As illustrated in FIG. 2, the container is shaped like a bottle. The contour of container 20 is parallel to the contour of chamber 11. This makes container 20 appear as a double walled bottle with inner walls 24 and outer walls 25. The chamber 11 appears as an interspace between the walls 24 and 25 of the double-wall bottle 20.
The operation of the embodiment of FIG. 2 is exactly similar to the operation described for the embodiment of FIG. 1. When water 14 becomes cold, it cools the immersed container 20 and thus cools the beverage 24 inside container 20.
FIG. 3 illustrates a cooler with a renewable cooling potential. It is similar to the embodiment described in FIG. 2, except that it contains an electric heating mantle 30 which surrounds chamber 15 and tube 17. A detachable electric cord 31 connects the heating mantle 30 to a standard household current. All the other parts of the embodiment in FIG. 3 are exactly similar to the embodiment in FIG. 2 and have been given similar numbers.
The cooling operation of the renewable cooler is exactly as described for the embodiment in FIG. 2. As in the embodiment in FIG. 2, the cooling potential of the device ends when the dessicant becomes saturated and no longer adsorbs newly generated vapor. To renew the cooling potential of the cooling device, the adsorbed water must be expelled from dessicant 16 and returned to container 11. To achieve this, the mantle 30 is connected through the detachable cord 31 to a household current and electrically heated. The heat is transferred from the mantle 30 to chamber 15 and dessicant 16. This causes the water in the dessicant 16 to leave the dessicant and to recondense in the unheated chamber 11. When the dessicant is dry, the tube 17 is closed by valve 18 and the mantle 30 is disconnected from the electric current. The device is then stored until a cooling effect is desired. The cooling effect can be initiated through the reopening of tube 17.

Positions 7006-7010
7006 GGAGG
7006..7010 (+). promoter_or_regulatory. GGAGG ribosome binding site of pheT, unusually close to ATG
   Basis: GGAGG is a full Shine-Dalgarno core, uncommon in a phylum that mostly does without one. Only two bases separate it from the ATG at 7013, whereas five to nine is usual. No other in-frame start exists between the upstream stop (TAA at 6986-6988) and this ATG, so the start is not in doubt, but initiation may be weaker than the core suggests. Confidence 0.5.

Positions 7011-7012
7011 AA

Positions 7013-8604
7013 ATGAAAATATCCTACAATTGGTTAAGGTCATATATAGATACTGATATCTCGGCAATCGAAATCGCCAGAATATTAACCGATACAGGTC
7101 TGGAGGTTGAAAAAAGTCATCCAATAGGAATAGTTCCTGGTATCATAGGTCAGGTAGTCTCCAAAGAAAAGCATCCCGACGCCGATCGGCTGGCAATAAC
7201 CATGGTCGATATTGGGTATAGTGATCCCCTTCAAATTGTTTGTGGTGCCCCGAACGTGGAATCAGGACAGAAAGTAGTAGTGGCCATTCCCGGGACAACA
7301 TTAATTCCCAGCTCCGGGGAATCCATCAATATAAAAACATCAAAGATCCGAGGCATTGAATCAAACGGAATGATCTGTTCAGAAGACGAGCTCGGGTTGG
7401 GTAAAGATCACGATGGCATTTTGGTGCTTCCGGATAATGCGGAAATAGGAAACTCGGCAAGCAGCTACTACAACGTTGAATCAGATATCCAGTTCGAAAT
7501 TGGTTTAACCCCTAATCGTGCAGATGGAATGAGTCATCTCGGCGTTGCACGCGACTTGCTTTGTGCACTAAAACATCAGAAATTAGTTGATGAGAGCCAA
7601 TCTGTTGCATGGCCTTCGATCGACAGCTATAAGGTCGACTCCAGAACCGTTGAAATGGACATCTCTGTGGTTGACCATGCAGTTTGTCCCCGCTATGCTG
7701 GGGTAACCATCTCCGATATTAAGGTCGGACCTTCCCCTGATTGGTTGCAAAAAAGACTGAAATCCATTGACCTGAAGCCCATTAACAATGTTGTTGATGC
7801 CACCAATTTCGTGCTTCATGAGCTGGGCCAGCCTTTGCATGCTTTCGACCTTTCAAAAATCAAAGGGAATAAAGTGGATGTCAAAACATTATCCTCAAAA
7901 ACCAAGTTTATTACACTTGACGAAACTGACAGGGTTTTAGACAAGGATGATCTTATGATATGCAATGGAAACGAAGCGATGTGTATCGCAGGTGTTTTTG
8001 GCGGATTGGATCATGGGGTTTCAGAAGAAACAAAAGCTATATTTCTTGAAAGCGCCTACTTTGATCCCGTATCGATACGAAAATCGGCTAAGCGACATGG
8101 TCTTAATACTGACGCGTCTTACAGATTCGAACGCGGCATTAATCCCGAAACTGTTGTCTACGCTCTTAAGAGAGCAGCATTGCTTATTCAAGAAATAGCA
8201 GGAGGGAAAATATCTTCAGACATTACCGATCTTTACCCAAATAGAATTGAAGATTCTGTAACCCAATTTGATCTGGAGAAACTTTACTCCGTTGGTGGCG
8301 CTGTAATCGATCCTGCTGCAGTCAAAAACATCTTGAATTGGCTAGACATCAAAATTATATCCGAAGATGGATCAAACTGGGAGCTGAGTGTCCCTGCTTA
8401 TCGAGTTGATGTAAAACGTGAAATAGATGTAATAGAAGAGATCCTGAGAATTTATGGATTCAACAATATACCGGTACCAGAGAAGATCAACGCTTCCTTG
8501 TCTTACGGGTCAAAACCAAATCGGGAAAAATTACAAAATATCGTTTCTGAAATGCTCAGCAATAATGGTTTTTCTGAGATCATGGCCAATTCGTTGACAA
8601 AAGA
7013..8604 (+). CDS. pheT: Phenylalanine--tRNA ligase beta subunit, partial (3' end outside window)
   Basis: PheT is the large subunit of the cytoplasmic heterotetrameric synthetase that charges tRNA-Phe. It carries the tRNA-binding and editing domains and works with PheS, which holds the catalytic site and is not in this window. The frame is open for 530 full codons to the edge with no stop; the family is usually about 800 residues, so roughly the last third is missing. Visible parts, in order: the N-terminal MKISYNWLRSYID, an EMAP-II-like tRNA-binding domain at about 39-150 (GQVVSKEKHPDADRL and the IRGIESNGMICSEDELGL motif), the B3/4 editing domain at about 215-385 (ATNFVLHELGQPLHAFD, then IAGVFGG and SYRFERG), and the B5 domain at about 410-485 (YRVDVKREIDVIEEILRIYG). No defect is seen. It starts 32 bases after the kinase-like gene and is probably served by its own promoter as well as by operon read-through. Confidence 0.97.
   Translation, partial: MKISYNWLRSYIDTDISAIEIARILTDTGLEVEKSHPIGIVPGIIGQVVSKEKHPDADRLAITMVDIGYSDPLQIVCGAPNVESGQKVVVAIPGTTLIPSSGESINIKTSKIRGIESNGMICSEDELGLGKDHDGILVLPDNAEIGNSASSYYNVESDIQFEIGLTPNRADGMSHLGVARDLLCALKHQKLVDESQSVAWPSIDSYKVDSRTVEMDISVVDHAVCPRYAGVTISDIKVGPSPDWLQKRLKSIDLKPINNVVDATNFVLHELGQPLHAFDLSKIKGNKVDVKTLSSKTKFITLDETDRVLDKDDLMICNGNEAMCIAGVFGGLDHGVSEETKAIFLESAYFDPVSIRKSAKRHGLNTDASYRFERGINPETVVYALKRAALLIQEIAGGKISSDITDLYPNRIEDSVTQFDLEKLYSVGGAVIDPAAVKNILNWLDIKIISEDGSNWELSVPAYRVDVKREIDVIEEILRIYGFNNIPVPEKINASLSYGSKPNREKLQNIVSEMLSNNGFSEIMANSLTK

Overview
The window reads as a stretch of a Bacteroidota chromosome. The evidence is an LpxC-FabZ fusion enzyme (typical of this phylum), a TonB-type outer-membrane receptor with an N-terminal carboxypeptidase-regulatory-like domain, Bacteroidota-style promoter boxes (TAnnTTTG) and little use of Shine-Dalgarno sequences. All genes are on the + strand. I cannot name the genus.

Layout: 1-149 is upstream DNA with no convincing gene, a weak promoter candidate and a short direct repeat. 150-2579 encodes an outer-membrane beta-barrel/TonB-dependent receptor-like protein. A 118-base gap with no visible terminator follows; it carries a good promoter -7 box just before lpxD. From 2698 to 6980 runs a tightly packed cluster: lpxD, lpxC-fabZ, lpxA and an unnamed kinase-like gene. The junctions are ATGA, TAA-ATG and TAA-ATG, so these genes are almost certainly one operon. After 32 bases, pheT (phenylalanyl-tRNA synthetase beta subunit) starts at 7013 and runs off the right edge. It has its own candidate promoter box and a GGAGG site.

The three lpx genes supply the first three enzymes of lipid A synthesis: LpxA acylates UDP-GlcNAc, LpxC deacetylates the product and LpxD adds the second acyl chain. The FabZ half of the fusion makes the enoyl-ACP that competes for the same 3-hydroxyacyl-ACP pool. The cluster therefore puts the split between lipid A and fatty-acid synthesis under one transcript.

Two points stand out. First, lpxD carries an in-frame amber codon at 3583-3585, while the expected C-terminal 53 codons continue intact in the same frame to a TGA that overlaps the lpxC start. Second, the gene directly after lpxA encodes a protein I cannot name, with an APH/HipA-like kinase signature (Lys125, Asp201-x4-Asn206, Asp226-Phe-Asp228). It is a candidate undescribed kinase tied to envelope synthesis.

FIG. 4 is an embodiment of the invention which is adapted to serve as a bottle warmer, instead of a bottle cooler. It is exactly similar to the embodiment described in FIG. 3, except that chamber 11 contains the dessicant 16 instead of the water 14 while chamber 15 contains the water 11 instead of the dessicant 16. The heating coils 30 surround chamber 11 instead of chamber 15. A detachable electric cord 31 connects coils 30 to a household electric current. Inlet 12 and outlet 13, and associated valves 12a and 13a are present on top of chamber 15 instead of chamber 11.